What happened yesterday

UPDATE: Tuesday the Ninth Circuit also ruled in favor of marriage equality.

Ted Cruz's reaction to the Supreme Court's decision not to take a case or make a decision: “Judicial activism at its worst.” 


We are used to the Supreme Court making decisions and releasing an explanation of the effect and reasoning of those decisions, so yesterday's decision rejecting challenges to marriage equality decisions is a bit opaque. I thought it might be useful to give a little review of what happened and what I think it might mean.

First off, although we are used to talking about “appealing” a case to the Supreme Court, virtually none of the cases the Court decides come from an appeal. They come from a petition for a writ of certiorari, a procedure whereby the losing party in a lower court asks the Court to review the lower court's decision. The Supreme Court has complete control over whether to accept the case, known as “granting cert”; every year they accept a tiny fraction of the cases that come to them, and they have almost complete control of what cases they will take.

 You've heard discussion of a split in the circuits. One of the reasons that the Court might grant certiorari is if the courts of appeals in different circuits have come to different conclusions about the same issue, particularly it is of constitutional dimension. Again, this is not a rule that they must take these cases, just a prudential principle for cases in which they might take them. 

The other thing that you might not know is that although it generally takes five votes (out of nine) to win a case at the Supreme Court (and how you get to five can be tricky), it only takes the votes of four justices to grant certiorari.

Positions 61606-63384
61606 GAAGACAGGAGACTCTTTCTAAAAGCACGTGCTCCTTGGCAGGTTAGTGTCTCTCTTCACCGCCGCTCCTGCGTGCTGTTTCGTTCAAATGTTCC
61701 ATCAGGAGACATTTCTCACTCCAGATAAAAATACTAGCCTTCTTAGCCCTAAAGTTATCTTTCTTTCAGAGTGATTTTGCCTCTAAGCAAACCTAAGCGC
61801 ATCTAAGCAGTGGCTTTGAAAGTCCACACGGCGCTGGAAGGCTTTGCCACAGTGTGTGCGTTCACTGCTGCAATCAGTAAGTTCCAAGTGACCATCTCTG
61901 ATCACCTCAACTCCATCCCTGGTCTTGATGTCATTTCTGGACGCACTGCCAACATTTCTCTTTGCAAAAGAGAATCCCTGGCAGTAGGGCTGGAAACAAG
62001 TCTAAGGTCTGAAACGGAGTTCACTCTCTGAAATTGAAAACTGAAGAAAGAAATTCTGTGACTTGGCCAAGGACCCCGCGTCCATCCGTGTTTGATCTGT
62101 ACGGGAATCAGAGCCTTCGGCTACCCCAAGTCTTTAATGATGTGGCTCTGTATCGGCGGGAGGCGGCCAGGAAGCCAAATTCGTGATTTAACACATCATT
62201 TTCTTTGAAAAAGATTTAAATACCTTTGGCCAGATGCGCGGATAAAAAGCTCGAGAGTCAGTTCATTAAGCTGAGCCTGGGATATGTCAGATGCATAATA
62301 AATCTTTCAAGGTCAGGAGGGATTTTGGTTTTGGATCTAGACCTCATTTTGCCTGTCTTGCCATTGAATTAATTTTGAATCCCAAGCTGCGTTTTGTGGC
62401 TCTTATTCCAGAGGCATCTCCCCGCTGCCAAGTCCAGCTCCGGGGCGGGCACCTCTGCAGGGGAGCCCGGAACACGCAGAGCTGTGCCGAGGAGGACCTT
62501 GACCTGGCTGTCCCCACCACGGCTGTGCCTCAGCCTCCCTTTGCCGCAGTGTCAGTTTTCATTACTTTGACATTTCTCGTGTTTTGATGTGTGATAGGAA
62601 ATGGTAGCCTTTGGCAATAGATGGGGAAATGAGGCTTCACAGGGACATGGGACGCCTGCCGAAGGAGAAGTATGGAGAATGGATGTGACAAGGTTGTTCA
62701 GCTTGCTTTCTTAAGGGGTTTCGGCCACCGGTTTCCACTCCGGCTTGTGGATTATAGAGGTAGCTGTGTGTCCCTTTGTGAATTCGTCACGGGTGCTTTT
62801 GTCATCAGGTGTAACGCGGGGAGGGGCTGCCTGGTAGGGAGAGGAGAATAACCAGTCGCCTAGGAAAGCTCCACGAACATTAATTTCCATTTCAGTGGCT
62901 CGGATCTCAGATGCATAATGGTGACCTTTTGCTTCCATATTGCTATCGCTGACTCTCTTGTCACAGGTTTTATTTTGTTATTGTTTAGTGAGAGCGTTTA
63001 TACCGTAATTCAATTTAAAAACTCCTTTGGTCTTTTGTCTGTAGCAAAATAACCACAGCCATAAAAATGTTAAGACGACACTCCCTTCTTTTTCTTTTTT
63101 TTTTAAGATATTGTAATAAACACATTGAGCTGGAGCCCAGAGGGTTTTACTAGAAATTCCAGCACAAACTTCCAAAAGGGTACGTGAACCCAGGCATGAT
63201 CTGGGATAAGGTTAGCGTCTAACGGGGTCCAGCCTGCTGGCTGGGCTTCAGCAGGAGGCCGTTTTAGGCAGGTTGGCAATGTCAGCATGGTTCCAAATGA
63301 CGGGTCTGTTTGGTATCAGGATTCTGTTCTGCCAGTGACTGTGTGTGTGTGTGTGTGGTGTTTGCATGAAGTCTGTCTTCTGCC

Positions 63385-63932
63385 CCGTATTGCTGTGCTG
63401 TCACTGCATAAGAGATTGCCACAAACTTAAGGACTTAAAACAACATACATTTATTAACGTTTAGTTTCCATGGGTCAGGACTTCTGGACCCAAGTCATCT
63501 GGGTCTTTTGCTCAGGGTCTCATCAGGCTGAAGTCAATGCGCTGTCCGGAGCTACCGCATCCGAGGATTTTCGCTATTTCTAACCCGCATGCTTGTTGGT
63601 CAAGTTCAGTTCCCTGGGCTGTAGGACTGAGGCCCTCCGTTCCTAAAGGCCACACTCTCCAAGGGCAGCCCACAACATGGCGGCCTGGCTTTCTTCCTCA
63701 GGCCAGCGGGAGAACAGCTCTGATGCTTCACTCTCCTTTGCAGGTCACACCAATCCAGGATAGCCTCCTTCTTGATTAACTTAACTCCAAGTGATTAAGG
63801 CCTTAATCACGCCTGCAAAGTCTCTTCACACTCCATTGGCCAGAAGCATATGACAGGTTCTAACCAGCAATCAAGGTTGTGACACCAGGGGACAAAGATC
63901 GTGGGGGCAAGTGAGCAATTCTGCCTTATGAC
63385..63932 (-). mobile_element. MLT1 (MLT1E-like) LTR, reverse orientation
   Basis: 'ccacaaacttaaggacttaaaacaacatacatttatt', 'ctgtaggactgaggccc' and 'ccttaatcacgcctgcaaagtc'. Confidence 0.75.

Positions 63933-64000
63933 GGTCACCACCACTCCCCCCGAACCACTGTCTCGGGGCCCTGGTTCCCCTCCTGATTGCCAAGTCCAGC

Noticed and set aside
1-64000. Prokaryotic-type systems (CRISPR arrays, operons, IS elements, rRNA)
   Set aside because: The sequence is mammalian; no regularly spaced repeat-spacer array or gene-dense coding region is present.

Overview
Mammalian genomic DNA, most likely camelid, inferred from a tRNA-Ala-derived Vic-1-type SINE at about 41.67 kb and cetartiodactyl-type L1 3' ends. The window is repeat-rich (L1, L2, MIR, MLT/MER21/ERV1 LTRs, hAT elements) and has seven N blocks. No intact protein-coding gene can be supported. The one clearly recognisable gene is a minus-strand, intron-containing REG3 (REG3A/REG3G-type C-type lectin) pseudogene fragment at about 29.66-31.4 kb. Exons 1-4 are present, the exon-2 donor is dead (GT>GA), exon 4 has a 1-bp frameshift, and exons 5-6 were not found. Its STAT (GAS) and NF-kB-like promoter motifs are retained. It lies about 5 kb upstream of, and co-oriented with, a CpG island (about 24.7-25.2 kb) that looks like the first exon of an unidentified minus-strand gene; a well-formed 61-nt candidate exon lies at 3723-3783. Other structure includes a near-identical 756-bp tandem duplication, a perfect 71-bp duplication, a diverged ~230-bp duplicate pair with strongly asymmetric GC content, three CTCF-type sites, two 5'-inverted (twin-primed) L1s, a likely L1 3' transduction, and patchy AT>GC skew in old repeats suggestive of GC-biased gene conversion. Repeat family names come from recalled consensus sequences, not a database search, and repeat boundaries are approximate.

In this case, advocates on both sides were urging the Court to grant cert, but they decided not to do that. This obviously leads to great celebration among marriage equality advocates not only in the states the cases came from, but in the other states in those circuits, because the decisions of those circuit courts will be binding on the federal and state courts in all of those states. (This is how we get to thirty marriage equality states after this decision is implemented.) On the other hand, people who were hoping for a definitive statement from the Supremes that marriage equality is required by the Constitution were disappointed.

It's rare for a justice to write publicly about why he or she voted to grant or deny cert, so we don't really know the reasons they did what they did. You can find law review articles and cases discussing the meaning and precedential authority of a denial of cert, but that's not my purpose here. If I were to speculate, however (which I am), I would guess that the extreme conservatives couldn't muster four votes to accept the cases as an opportunity to reverse them and stop the seemingly unstoppable wave of marriage equality.

If I'm right this isn't the same as a clear statement from the Court, but it's suggestive of what the future might hold. 

 Color me more than a little optimistic.


4 thoughts on “What happened yesterday